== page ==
2019 Winner
Wise 50 Over 50 Award™

Lu Baker-Johnson – Lumel Studios Ltd.


Before building Lumel Studios I was many things. Initially I was a teacher, then as my six children came along, I discovered that a carpenter’s belt fits very nicely under a pregnancy belly and over the next 35 years I gutted and fixed older homes and built our family homes.  I was also a student, spending 13 years in post secondary education

In 2016 Lumel Studios opened its doors in Whitehorse, Yukon – I was 56 years old. The Lumel journey began ten years earlier with the death of my daughter, Rondi, at the age of 19 from leukemia. A year after her death I enrolled at Alberta University of the Arts (AUARTS). Entering art school provided an opportunity to channel my grief into something tangibly good and provided opportunities to begin to laugh again. I went to AUARTS to draw and paint but was drawn to hot glass. I loved the challenge of working with 1200°C molten glass. By the second year of a 4-year degree program I planned to build a glass blowing studio in my hometown of Whitehorse, Yukon. 

Dreams are easy to envision, but harder to implement.  

It took four years of struggle, perseverance, and long conversations with safety authorities to build Lumel Studios. It also took personal financial commitment. It was a situation of jumping into the deep end, but the life jacket was the knowledge that hot glass is a powerful and appealing medium.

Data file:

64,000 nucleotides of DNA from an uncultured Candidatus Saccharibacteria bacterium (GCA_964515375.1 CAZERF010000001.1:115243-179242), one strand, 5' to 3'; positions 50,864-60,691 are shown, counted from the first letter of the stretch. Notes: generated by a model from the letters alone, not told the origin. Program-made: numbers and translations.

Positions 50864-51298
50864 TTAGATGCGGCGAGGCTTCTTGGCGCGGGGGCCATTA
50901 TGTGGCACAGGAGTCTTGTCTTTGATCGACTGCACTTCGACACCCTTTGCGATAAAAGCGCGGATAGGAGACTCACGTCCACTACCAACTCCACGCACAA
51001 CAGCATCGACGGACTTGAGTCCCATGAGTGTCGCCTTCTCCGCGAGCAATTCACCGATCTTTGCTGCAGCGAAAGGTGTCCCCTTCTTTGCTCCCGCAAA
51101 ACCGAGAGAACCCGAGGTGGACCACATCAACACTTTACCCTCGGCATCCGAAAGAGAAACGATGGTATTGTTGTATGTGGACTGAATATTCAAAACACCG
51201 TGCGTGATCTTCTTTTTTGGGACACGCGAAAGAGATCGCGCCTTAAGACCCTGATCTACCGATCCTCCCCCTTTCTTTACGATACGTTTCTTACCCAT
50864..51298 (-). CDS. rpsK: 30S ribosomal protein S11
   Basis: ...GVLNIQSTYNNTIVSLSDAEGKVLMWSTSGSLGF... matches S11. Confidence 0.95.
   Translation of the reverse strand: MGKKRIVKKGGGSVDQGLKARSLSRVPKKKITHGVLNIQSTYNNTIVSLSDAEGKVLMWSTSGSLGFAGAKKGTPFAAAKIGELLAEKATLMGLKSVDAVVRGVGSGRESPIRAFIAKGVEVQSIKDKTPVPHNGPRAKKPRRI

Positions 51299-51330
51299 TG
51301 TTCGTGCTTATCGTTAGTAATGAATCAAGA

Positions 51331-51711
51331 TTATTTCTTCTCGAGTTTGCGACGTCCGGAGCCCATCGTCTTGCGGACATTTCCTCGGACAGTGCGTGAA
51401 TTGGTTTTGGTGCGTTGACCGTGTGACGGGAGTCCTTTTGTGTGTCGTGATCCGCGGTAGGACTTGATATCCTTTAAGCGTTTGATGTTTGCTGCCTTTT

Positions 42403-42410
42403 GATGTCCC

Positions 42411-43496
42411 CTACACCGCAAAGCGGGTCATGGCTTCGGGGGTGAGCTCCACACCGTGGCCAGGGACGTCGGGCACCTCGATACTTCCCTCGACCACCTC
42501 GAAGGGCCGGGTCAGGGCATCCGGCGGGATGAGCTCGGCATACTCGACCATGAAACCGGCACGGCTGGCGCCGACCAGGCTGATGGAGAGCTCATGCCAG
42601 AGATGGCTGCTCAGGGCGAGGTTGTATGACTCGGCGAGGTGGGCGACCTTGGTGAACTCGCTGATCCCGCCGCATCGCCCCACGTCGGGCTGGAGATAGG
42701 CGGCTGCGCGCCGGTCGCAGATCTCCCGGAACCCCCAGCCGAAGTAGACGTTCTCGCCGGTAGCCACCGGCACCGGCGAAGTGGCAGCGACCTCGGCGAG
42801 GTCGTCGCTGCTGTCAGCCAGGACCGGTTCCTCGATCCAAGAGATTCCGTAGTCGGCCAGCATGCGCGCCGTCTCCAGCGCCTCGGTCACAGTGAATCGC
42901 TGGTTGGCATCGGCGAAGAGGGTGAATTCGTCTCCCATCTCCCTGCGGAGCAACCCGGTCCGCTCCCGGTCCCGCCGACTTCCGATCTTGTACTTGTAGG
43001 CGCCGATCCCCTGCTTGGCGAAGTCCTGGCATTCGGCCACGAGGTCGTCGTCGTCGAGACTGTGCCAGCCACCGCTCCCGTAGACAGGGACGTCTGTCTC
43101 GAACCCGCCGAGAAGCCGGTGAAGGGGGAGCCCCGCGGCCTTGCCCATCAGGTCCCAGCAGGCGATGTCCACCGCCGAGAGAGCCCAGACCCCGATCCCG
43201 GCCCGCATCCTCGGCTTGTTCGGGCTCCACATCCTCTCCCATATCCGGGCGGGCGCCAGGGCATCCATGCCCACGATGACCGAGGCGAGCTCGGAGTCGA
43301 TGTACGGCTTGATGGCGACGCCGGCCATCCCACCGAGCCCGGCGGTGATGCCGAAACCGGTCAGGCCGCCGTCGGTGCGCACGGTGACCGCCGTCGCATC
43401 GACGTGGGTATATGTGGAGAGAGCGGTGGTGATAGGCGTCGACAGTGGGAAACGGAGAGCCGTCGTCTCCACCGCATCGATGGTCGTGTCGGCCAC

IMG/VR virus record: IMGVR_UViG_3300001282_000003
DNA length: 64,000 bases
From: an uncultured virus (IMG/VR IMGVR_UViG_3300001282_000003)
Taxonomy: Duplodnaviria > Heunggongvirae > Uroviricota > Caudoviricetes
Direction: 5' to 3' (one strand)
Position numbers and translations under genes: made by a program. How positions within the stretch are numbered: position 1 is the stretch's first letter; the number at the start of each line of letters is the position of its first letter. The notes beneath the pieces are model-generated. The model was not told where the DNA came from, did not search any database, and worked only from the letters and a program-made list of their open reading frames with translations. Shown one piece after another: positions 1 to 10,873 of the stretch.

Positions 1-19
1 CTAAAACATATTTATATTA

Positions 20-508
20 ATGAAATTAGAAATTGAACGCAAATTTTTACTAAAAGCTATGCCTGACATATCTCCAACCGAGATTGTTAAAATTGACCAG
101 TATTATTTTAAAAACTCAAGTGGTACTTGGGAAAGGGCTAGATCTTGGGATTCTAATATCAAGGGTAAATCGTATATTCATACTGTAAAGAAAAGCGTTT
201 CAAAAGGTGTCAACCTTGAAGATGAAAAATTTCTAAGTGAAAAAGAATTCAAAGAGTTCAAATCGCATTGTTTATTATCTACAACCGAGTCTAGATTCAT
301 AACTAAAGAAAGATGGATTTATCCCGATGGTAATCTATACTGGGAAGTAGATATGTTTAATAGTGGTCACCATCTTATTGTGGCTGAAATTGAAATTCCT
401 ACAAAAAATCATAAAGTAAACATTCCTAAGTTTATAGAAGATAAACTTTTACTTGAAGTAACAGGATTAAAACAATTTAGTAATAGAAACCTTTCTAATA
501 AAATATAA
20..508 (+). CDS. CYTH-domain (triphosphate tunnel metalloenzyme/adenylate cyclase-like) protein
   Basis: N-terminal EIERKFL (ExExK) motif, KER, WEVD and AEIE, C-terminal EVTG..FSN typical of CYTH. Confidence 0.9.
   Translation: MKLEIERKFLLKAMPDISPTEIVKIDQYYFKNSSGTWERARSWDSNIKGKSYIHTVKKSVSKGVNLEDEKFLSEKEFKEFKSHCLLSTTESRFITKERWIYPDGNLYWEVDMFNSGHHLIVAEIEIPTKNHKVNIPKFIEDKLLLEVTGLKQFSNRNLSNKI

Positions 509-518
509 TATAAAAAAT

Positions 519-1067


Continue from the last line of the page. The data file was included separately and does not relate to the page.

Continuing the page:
I designed the studio, managed the build and worked side-by-side with the building crew. The building crew was an interesting mix: one certified carpenter/dog musher, 4 glass blowers (myself and 3 of my fellow AUARTS alumni), 3 summer students, a nurse, an Australian tourist, a hitchhiker from Quebec and 2 local Indigenous youth. A diversified crew that built an amazing studio.

My dream to build a glass blowing studio in downtown Whitehorse included a multi-pronged business approach with the gallery being on par with community workshop opportunities, social programing and a happiness-for-all ideology. I pay ‘a living wage’ to all Lumel staff. The original philosophy was that wages should not build with the success of the business but be commensurate with the education and experience levels and to be a motivating factor towards the success of the studio – all must work together to support a ‘living wage’ infrastructure.

At Lumel Studios working with molten glass, hotter than volcanic lava, is accessible to everyone between the ages of 5 to 100 including street people, disenfranchised youth, and people with Alzheimers and dementia. In relation to our street people and elder programing we have a saying, “Giving people back the dignity of risk,” each creating within their ability, paying (or not paying) within their economic means. Lumel also offers AUARTS alumni programs, student work experience initiatives and awards, and visiting artist opportunities (embracing AUARTS instructors and international artists).

All of these operational processes work together to create a strong and economically viable business – we are building community as we ‘build’ Lumel Studios.